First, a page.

News / USA

    White House: Iran Committed to Finding Ex-FBI Agent Missing Since 2007

    This undated handout photo provided by the family of Robert Levinson, shows retired FBI agent Robert Levinson who went missing on the Iranian island of Kish in March 2007.
    This undated handout photo provided by the family of Robert Levinson, shows retired FBI agent Robert Levinson who went missing on the Iranian island of Kish in March 2007.
    VOA News

    The White House said Wednesday Iran is committed to helping U.S. authorities find missing FBI agent Robert Levinson, who disappeared in Iran in 2007.

    Spokesman Josh Earnest said the U.S. takes Iran's promise "quite seriously" and is holding the Iranians to it.

    "The reason their cooperation is important is the last time that Mr. Levinson was seen, he was in Iran. And so we've got some pretty pointed questions that we are asking the Iranians about what they may know about his current whereabouts," he said.

    Earnest said he does not have a lot of information about the discussions with the Iranians. But the FBI said earlier it is encouraged by the cooperation from Tehran.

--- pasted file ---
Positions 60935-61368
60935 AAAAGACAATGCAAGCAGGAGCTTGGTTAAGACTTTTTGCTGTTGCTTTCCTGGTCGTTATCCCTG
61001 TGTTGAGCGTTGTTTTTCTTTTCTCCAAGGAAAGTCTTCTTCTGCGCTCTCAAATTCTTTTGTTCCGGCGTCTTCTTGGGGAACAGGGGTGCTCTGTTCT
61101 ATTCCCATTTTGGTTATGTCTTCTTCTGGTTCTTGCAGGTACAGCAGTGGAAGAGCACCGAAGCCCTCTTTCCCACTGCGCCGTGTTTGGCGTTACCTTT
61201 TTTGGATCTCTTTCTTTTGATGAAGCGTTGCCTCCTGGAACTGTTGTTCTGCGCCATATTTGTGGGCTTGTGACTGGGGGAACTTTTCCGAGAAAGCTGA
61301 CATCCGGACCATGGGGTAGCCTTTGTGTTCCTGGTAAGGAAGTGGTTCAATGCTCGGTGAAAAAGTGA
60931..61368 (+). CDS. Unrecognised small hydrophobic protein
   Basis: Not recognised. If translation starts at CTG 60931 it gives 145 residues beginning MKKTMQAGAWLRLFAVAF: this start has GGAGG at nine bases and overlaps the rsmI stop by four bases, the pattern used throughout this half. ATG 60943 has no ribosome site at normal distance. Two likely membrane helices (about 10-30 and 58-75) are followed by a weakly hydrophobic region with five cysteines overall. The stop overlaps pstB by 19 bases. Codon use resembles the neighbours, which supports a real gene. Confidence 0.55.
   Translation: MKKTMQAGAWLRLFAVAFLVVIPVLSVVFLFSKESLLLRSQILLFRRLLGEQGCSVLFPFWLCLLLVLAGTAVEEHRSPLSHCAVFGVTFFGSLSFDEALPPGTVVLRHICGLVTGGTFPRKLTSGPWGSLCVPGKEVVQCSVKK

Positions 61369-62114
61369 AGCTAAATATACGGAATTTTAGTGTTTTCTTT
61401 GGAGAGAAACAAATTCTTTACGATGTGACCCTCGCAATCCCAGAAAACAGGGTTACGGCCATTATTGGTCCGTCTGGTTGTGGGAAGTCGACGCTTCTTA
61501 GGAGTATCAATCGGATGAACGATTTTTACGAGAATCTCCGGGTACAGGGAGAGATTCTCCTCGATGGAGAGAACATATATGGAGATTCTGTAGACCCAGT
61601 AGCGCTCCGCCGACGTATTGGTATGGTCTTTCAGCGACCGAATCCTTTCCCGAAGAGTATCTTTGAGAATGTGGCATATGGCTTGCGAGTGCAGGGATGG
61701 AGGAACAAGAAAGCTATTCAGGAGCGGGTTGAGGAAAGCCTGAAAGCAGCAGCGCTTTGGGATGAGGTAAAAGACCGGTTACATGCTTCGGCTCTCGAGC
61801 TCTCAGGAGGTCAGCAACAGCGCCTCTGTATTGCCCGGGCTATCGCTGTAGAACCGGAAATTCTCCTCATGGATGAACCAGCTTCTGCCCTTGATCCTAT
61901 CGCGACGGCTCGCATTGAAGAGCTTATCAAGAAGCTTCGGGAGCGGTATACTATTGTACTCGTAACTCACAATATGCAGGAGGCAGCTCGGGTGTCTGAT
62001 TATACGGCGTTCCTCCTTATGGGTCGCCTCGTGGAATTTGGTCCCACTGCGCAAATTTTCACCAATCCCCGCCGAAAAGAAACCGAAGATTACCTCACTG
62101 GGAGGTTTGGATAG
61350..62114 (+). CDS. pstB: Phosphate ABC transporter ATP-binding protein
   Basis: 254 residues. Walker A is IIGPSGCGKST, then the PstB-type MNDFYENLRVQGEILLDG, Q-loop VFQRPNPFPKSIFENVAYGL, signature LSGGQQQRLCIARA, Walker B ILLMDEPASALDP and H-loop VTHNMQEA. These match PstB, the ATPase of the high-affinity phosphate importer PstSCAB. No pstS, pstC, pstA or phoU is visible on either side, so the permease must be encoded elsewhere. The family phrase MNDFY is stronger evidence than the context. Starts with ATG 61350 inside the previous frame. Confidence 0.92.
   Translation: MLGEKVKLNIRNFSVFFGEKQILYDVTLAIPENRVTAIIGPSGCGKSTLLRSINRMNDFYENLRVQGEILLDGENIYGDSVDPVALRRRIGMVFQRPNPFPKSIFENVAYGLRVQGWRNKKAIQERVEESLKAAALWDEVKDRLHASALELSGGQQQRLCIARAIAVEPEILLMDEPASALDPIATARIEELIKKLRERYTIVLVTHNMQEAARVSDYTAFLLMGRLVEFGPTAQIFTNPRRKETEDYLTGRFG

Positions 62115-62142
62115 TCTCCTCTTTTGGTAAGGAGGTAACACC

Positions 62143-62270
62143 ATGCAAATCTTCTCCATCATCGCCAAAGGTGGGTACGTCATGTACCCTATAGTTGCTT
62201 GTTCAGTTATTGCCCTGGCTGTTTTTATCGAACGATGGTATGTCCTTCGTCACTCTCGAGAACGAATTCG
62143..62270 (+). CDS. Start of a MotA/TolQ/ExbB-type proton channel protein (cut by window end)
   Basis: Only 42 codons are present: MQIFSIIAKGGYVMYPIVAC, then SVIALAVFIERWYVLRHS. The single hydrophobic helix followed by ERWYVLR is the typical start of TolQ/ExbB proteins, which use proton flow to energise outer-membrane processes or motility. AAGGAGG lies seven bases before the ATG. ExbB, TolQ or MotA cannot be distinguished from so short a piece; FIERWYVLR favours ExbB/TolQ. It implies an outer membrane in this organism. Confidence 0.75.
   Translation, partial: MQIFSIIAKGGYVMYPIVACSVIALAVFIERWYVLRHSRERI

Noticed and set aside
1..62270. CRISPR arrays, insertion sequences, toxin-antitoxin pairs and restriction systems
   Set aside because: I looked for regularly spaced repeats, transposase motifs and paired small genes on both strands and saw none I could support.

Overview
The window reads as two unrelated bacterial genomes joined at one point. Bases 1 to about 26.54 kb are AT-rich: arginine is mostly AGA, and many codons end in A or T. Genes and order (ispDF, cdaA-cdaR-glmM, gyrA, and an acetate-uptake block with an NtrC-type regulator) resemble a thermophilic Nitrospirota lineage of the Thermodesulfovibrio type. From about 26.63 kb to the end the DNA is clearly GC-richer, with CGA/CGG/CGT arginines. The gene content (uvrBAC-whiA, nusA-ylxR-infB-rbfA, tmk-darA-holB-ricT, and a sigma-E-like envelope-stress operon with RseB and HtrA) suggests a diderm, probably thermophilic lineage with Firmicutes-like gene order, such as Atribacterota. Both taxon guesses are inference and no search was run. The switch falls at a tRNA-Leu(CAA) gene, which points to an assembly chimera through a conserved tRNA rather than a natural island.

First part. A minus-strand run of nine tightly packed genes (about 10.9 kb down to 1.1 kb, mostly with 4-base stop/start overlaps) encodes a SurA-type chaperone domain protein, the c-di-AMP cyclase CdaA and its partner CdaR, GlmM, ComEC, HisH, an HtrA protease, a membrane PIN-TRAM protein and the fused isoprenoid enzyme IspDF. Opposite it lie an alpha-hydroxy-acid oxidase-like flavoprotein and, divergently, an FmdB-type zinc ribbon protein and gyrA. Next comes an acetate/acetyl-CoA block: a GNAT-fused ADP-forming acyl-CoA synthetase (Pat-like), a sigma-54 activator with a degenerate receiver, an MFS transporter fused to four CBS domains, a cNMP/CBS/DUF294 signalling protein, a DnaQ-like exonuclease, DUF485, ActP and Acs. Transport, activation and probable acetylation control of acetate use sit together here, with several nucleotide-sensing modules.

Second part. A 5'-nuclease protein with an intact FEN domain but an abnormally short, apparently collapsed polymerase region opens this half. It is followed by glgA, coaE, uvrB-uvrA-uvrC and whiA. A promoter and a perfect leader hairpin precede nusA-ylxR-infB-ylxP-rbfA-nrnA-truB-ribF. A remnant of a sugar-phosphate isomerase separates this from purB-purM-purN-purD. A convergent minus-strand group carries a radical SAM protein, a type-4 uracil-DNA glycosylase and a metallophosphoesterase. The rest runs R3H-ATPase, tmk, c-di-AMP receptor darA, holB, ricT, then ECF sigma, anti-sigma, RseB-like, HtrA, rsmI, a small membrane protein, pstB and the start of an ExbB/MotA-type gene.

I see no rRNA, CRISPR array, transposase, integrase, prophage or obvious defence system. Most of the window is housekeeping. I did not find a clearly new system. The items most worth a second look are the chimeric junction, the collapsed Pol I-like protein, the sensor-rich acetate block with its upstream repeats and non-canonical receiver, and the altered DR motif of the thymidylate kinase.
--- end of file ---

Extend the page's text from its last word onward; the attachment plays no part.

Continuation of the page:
Secretary of State John Kerry also said Wednesday the Obama administration "will never forget Bob and we will not rest until the Levinson family is whole again."

    The United States has offered a $5 million reward for information leading to Levinson's return, but details of his disappearance and detention since 2007 remain a mystery. Iran originally said he was detained by its security services, but authorities in Tehran later said they could not trace what happened to him.

    Levinson, whose 68th birthday is Thursday, appeared to be in captivity in photographs his family received five years ago, but otherwise almost nothing is known publicly about his circumstances, or even whether he is still alive. Attention re-focused on the Levinson case earlier this year when Iran released a group of detained Americans including Jason Rezaian, a reporter for The Washington Post.

    Levinson's son, Daniel, told VOA's Persian Service the family believes people in the Iranian government know where he is.

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